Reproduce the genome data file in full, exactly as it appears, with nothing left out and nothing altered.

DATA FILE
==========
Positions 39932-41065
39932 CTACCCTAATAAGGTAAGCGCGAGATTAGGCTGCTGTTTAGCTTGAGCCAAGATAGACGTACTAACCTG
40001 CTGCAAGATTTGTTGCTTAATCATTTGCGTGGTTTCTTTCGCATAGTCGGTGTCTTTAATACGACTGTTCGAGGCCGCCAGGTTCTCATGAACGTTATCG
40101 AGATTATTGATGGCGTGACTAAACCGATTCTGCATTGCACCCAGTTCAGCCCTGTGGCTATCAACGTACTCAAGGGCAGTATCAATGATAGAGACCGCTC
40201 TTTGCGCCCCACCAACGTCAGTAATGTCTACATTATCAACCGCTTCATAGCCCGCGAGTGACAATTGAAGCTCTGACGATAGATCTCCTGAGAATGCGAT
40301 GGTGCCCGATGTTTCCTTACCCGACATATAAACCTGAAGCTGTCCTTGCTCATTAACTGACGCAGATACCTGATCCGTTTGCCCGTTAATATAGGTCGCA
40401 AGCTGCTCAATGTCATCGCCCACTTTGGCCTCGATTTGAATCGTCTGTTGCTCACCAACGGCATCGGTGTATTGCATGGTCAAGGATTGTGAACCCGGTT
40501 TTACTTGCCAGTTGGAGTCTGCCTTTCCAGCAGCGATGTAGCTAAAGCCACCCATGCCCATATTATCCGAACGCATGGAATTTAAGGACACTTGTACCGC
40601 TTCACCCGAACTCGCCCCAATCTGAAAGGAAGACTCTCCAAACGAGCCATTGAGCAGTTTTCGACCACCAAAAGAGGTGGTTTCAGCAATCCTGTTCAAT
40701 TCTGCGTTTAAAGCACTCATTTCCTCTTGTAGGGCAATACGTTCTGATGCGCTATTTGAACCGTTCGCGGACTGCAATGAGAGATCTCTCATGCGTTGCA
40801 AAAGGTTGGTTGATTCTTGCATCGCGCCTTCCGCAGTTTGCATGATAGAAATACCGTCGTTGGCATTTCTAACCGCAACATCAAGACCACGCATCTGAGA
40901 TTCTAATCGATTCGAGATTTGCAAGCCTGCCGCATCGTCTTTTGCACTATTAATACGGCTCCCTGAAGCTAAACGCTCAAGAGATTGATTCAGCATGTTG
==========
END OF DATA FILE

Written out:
Positions 39932-41065
39932 CTACCCTAATAAGGTAAGCGCGAGATTAGGCTGCTGTTTAGCTTGAGCCAAGATAGACGTACTAACCTG
40001 CTGCAAGATTTGTTGCTTAATCATTTGCGTGGTTTCTTTCGCATAGTCGGTGTCTTTAATACGACTGTTCGAGGCCGCCAGGTTCTCATGAACGTTATCG
40101 AGATTATTGATGGCGTGACTAAACCGATTCTGCATTGCACCCAGTTCAGCCCTGTGGCTATCAACGTACTCAAGGGCAGTATCAATGATAGAGACCGCTC
40201 TTTGCGCCCCACCAACGTCAGTAATGTCTACATTATCAACCGCTTCATAGCCCGCGAGTGACAATTGAAGCTCTGACGATAGATCTCCTGAGAATGCGAT
40301 GGTGCCCGATGTTTCCTTACCCGACATATAAACCTGAAGCTGTCCTTGCTCATTAACTGACGCAGATACCTGATCCGTTTGCCCGTTAATATAGGTCGCA
40401 AGCTGCTCAATGTCATCGCCCACTTTGGCCTCGATTTGAATCGTCTGTTGCTCACCAACGGCATCGGTGTATTGCATGGTCAAGGATTGTGAACCCGGTT
40501 TTACTTGCCAGTTGGAGTCTGCCTTTCCAGCAGCGATGTAGCTAAAGCCACCCATGCCCATATTATCCGAACGCATGGAATTTAAGGACACTTGTACCGC
40601 TTCACCCGAACTCGCCCCAATCTGAAAGGAAGACTCTCCAAACGAGCCATTGAGCAGTTTTCGACCACCAAAAGAGGTGGTTTCAGCAATCCTGTTCAAT
40701 TCTGCGTTTAAAGCACTCATTTCCTCTTGTAGGGCAATACGTTCTGATGCGCTATTTGAACCGTTCGCGGACTGCAATGAGAGATCTCTCATGCGTTGCA
40801 AAAGGTTGGTTGATTCTTGCATCGCGCCTTCCGCAGTTTGCATGATAGAAATACCGTCGTTGGCATTTCTAACCGCAACATCAAGACCACGCATCTGAGA
40901 TTCTAATCGATTCGAGATTTGCAAGCCTGCCGCATCGTCTTTTGCACTATTAATACGGCTCCCTGAAGCTAAACGCTCAAGAGATTGATTCAGCATGTTG